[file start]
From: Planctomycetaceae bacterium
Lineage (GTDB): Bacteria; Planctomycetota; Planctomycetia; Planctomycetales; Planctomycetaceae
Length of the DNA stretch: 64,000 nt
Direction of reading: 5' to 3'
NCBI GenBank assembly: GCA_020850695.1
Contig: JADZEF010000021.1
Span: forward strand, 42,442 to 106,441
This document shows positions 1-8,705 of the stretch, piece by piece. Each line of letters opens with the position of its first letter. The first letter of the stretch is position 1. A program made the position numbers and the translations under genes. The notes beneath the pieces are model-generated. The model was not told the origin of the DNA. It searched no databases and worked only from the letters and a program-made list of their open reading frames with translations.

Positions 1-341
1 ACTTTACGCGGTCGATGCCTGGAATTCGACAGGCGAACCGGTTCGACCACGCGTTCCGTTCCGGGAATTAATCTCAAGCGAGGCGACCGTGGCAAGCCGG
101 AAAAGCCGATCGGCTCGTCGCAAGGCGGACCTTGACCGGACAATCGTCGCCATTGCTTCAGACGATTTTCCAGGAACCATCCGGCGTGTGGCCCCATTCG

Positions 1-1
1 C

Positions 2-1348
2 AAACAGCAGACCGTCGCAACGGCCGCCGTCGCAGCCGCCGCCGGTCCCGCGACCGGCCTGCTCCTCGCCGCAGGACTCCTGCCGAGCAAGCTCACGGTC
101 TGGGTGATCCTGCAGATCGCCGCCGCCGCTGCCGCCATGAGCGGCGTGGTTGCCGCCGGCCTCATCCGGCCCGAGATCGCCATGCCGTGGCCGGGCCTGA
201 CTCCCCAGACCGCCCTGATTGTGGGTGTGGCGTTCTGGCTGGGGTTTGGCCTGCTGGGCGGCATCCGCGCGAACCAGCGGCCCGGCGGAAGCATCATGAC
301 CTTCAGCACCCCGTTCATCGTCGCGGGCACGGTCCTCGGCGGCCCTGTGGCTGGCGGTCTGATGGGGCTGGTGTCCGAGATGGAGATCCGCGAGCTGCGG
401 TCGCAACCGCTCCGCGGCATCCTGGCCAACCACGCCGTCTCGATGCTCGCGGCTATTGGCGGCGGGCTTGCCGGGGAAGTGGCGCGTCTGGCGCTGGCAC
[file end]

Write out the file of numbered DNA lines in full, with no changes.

From: Planctomycetaceae bacterium
Lineage (GTDB): Bacteria; Planctomycetota; Planctomycetia; Planctomycetales; Planctomycetaceae
Length of the DNA stretch: 64,000 nt
Direction of reading: 5' to 3'
NCBI GenBank assembly: GCA_020850695.1
Contig: JADZEF010000021.1
Span: forward strand, 42,442 to 106,441
This document shows positions 1-8,705 of the stretch, piece by piece. Each line of letters opens with the position of its first letter. The first letter of the stretch is position 1. A program made the position numbers and the translations under genes. The notes beneath the pieces are model-generated. The model was not told the origin of the DNA. It searched no databases and worked only from the letters and a program-made list of their open reading frames with translations.

Positions 1-341
1 ACTTTACGCGGTCGATGCCTGGAATTCGACAGGCGAACCGGTTCGACCACGCGTTCCGTTCCGGGAATTAATCTCAAGCGAGGCGACCGTGGCAAGCCGG
101 AAAAGCCGATCGGCTCGTCGCAAGGCGGACCTTGACCGGACAATCGTCGCCATTGCTTCAGACGATTTTCCAGGAACCATCCGGCGTGTGGCCCCATTCG

Positions 1-1
1 C

Positions 2-1348
2 AAACAGCAGACCGTCGCAACGGCCGCCGTCGCAGCCGCCGCCGGTCCCGCGACCGGCCTGCTCCTCGCCGCAGGACTCCTGCCGAGCAAGCTCACGGTC
101 TGGGTGATCCTGCAGATCGCCGCCGCCGCTGCCGCCATGAGCGGCGTGGTTGCCGCCGGCCTCATCCGGCCCGAGATCGCCATGCCGTGGCCGGGCCTGA
201 CTCCCCAGACCGCCCTGATTGTGGGTGTGGCGTTCTGGCTGGGGTTTGGCCTGCTGGGCGGCATCCGCGCGAACCAGCGGCCCGGCGGAAGCATCATGAC
301 CTTCAGCACCCCGTTCATCGTCGCGGGCACGGTCCTCGGCGGCCCTGTGGCTGGCGGTCTGATGGGGCTGGTGTCCGAGATGGAGATCCGCGAGCTGCGG
401 TCGCAACCGCTCCGCGGCATCCTGGCCAACCACGCCGTCTCGATGCTCGCGGCTATTGGCGGCGGGCTTGCCGGGGAAGTGGCGCGTCTGGCGCTGGCAC